Authors: Daryl Gregory
* * *
Amra followed me down the dimly lit stairs, one hand on my shoulder. Sometime during the run to Jewel, she and Lew had decided to stay the night instead of driving back to their house in Gurnee, about an hour away. Dinner had become a slumber party, and slumber parties required board games. Amra was trying very hard to treat me the same as she did before she knew I’d escaped the loony bin.
At the last step, I reached out and found the lightbulb chain. “The vault,” I announced.
The basement was a maze of shelves, and the shelves were stacked with the treasure of our childhood—Lew’s childhood and mine. Mom saved everything, not only every GI Joe and Matchbox car, but every Hot Wheels track, Tinkertoy, and puzzle piece. Anything that didn’t stack neatly was sealed in clear plastic tubs. Farther into the dark were our baby clothes and old toys, Dad’s army uniforms and paraphernalia, Mom’s wedding dress, boxes of letters and books and tax returns, and odds and ends with irregular silhouettes: elementary school art projects, bicycle parts, an arbor of golf clubs and fishing poles. I was itching to explore farther, but not with Amra.
“The games are over here,” I said.
I led her past the comic collection—eight long white cardboard boxes and one small brown box labeled in Magic Marker block letters: “DeLew Comics.” The small box was more than big enough to hold the complete output of our short-lived company. The winter I was in sixth grade and Lew was in eighth, we’d tried to sell our self-made comics for a quarter apiece to our friends. Our biggest seller,
made us maybe a dollar fifty.
“I never come down here,” she said. “I can’t believe your mother still has all this stuff.”
“The Cyclops sees all, saves all.”
She frowned at me—she hated that Lew and I called her that—and then spied a box on the game shelf. “Mousetrap! I used to have this!”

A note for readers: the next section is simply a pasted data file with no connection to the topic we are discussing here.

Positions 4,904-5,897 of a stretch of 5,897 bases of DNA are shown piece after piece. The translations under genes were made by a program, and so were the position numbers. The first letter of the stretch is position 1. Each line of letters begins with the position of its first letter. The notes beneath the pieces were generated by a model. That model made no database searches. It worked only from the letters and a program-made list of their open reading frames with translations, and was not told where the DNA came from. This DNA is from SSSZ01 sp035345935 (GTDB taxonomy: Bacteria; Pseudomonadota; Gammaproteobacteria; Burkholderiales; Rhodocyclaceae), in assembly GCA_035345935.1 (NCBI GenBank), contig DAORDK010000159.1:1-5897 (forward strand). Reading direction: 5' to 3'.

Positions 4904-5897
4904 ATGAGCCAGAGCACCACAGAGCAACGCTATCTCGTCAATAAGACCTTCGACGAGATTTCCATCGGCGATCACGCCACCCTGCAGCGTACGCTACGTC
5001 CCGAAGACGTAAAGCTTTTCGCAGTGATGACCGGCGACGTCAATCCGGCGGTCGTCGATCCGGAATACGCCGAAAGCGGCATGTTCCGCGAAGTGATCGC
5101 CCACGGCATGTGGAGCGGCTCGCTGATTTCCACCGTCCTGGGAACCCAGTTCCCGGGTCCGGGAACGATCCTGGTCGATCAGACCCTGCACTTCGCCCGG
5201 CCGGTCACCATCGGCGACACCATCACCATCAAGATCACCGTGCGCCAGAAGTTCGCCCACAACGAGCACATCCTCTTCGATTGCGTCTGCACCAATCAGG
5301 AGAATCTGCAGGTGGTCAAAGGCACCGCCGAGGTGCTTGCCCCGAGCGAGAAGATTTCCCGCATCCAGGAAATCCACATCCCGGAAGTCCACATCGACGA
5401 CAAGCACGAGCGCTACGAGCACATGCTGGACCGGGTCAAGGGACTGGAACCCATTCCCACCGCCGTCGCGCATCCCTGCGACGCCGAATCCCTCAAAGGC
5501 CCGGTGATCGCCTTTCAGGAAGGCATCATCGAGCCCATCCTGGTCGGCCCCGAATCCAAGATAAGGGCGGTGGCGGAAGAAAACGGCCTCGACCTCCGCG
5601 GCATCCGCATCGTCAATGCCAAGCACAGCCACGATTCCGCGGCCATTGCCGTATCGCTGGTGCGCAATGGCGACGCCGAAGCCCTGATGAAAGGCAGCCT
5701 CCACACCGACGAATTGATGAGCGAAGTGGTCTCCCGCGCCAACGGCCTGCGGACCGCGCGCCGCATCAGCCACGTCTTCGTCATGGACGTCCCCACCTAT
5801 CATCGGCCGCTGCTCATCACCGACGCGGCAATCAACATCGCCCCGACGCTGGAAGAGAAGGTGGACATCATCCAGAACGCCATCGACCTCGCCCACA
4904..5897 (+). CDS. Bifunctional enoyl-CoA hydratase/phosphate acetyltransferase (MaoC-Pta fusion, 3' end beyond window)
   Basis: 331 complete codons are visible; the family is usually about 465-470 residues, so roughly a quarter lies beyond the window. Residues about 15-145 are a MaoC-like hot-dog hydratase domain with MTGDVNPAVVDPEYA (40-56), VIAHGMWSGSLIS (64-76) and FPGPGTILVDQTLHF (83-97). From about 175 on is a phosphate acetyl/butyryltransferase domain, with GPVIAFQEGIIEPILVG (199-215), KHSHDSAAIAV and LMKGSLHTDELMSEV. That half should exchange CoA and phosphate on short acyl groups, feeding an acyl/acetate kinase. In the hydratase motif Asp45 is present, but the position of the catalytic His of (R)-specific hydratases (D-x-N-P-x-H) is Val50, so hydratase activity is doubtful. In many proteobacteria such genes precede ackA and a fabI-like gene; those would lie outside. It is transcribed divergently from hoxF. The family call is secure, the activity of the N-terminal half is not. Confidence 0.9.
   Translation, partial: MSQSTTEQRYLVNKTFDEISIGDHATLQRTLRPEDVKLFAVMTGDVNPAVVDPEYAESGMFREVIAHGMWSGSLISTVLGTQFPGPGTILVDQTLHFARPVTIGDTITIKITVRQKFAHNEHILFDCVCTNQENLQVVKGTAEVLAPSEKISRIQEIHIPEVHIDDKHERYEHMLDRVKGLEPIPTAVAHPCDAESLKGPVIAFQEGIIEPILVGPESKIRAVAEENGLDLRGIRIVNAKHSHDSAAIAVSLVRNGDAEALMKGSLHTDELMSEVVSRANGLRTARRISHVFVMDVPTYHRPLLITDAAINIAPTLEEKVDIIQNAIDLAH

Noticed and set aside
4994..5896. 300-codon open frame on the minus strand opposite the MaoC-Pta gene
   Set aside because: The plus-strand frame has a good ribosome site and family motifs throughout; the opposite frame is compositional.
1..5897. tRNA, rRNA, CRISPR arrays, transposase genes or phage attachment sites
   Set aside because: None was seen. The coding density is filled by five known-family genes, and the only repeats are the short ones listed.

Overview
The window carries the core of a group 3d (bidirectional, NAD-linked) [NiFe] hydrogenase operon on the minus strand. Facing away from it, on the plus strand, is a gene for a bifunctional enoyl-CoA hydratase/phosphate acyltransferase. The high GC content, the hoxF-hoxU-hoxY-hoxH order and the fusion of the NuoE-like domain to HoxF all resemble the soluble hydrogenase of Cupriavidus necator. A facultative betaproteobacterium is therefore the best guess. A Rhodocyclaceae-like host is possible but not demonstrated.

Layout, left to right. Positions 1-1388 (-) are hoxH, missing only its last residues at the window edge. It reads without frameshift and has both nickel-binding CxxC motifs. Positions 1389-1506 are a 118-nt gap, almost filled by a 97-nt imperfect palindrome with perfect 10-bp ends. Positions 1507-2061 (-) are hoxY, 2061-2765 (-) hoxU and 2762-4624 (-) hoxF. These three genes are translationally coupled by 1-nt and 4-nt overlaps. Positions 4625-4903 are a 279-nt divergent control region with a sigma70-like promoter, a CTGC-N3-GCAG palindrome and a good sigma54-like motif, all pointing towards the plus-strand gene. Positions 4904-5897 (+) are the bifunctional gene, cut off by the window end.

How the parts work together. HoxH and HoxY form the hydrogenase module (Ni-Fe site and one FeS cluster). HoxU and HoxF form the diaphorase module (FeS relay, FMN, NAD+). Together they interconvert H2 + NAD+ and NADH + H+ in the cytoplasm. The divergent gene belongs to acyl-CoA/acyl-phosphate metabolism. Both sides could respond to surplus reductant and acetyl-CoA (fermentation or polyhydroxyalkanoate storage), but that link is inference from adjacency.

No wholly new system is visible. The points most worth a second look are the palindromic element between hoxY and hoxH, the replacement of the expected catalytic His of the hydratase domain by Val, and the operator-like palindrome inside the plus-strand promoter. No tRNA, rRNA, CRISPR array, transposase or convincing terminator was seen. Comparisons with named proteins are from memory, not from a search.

We pulled games from the shelf, comparing personal histories. I couldn’t believe she’d never done battle with Rock’em Sock’em Robots, and we set it aside to bring upstairs. The games, I knew, were complete, down to every card and counter, even the gazillion red and white Battleship pegs.
“Here’s the masterpiece,” I said, and unfolded a massive, asymmetrical playing board taped together at odd angles. The tape was yellow and cracking. “Life and Death.”
“What did you
?” she said.
“It’s a game we made up, Lew and me. We cut up boards from Monopoly, Risk, and Life and—”
“Your mother must have killed you!”
I grinned. “Yeah.” I sat down and pulled out Ziploc bags full of plastic pieces and dice. On the bottom was a sheaf of handwritten pages illustrated by pencil sketches of my preteen obsessions: soldiers, trains, and superheroes. The Official Rules.
Amra was oohing and ahing over her finds. “Ker-Plunk, Stay Alive, Don’t Break the Ice—unbelievable.” I flipped through the faded pages, trying to remember how to play.
I looked up, and Amra was aiming the slingshot at me, the rubber tube pulled back. There was nothing in the pocket, but she looked at my face and lowered the weapon. “What?” she said quietly.